Thursday, April 22, 2021
News + Politics What's wrong with bringing down land values in SF?

What’s wrong with bringing down land values in SF?

The city controller worries about affordable-housing mandates driving down the value of land. But that might be very good for SF right now


The key phrase in the affordable report by the SF Controller’s Office, released today, was mostly buried in news accounts. The headline in the Chron said “affordable rent demand could slow construction.” The lead sentence: “Requiring private developers to rent 20 percent of units in new apartment buildings at below-market prices would slow down construction of housing, the city controller concludes.”

Sounds awful. Sounds like we better cut the affordable-housing requirements. Otherwise nothing will get built at all.

Would most of us be better off if land prices went down?
Would most of us be better off if land prices went down?

But of course, the study only looks at market-rate projects, which don’t make the city’s housing crisis any better anyway. If we require less than 40 percent affordable housing, the new projects just make things worse.

Here, though, is the real killer, the thing that makes me want to shake my poor addled head and tear out what’s left of my graying hair:

The idea is that the higher the affordability percentage, the less money developers will pay for the land. At greater than 18 percent affordability, the value of the land will drop to a level so low that owners won’t sell the land.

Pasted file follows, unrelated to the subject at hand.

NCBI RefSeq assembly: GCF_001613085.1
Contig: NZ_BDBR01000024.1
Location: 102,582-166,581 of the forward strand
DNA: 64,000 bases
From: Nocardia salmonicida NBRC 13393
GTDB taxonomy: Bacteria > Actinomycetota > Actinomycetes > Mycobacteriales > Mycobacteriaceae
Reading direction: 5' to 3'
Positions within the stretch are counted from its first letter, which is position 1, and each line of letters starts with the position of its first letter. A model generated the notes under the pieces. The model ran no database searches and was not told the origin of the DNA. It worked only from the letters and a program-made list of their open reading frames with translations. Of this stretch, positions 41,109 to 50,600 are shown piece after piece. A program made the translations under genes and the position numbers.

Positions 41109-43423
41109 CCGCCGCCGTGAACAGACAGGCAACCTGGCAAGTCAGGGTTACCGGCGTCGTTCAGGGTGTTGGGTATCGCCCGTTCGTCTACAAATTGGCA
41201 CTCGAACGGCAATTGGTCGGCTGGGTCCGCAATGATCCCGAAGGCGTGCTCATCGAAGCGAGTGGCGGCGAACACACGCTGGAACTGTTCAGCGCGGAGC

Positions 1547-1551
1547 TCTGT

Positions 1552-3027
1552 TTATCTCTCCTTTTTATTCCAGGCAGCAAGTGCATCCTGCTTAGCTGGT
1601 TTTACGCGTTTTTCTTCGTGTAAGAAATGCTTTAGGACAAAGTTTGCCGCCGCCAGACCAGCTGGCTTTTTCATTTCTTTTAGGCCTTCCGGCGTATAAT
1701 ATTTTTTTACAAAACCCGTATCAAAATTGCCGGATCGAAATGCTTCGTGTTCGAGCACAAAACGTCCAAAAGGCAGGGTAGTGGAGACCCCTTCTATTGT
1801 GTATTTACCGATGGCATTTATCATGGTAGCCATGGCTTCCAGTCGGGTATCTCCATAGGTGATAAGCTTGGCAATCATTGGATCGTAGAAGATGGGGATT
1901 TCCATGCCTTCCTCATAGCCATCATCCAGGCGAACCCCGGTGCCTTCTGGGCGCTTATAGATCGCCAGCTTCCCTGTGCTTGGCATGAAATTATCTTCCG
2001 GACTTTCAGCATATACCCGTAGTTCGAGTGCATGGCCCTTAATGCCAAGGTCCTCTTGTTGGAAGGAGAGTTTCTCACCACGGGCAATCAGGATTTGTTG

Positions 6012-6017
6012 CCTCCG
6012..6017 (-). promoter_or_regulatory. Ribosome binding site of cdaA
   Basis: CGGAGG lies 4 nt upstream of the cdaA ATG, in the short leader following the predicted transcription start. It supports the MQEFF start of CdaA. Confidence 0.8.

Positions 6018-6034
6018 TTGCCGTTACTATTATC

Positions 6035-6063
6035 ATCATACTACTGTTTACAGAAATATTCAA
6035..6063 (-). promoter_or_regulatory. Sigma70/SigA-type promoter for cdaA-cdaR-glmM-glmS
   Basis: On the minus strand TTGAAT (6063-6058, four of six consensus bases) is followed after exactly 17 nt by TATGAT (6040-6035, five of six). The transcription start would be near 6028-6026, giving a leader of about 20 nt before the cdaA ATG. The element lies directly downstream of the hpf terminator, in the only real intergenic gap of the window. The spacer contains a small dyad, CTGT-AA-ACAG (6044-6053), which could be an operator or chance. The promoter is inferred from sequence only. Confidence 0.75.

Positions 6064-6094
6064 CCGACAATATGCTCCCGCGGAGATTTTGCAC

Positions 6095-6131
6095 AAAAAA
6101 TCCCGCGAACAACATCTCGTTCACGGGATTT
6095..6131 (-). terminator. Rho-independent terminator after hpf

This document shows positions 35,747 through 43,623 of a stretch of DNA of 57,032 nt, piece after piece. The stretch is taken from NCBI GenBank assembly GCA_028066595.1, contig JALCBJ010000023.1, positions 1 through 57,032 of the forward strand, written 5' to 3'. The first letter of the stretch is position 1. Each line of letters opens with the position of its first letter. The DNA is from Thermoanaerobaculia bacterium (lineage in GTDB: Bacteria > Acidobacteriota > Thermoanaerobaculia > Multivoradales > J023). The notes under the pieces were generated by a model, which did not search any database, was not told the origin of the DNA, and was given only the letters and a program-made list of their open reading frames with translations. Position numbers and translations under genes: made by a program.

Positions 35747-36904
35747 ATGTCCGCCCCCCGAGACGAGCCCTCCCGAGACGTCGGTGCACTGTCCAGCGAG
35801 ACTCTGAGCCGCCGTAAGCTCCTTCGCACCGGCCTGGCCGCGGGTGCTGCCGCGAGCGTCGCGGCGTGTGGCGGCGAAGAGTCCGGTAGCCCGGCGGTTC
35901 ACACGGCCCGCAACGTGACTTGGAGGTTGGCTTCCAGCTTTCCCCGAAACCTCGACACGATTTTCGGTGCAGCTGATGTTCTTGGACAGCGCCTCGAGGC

Huh? What? Seriously?

We are looking at a time when every available piece of land that could be market-rate housing seems to be for sale. When everyone who owns developable land has made a total killing in the market over the past couple of years. When the biggest obstacle to the construction of more affordable housing is … the cost of land.

And now the controller says that we should be worried about reducing the over-hyped, over-speculated, vastly-too-high cost of land?

On a policy level, all this says to me is: jack up the affordability requirement even higher. Bring the price of land down even more. At some point maybe it will be cheap enough that the city can start buying more sites.

If we don’t get more market-rate housing for a while, so what? It just makes things worse anyway – according to the city’s own studies. I think the best thing that could happen to this city (and I say this as a homeowner) is a drop in the value of property. That – unlike the build-at-all-costs approach – might actually make housing more affordable.

It would also save blue-collar jobs by making it less attractive to landlords to get rid of production, distribution, and repair tenants and artists and sell their land for high-end housing. It would help small businesses by keeping their leases from soaring as high.

Ordinary working people might have a better chance at buying homes.

It would, or course, hurt speculators and real-estate investors. This is not such a bad thing; it might discourage speculation and sent the out-of-town house flippers somewhere else.

Anyone with me here?

Tim Redmond
Tim Redmond has been a political and investigative reporter in San Francisco for more than 30 years. He spent much of that time as executive editor of the Bay Guardian. He is the founder of 48hills.


  1. Have you guys not heard of “filtering”? Even if you build luxury apartments (unless they are bought up by non-residents as pied a terres) the people moving into them will move out of someplace else, and somebody will move in there and move out of someplace else again, etc. I agree in the current crisis we still need some subsidized housing too.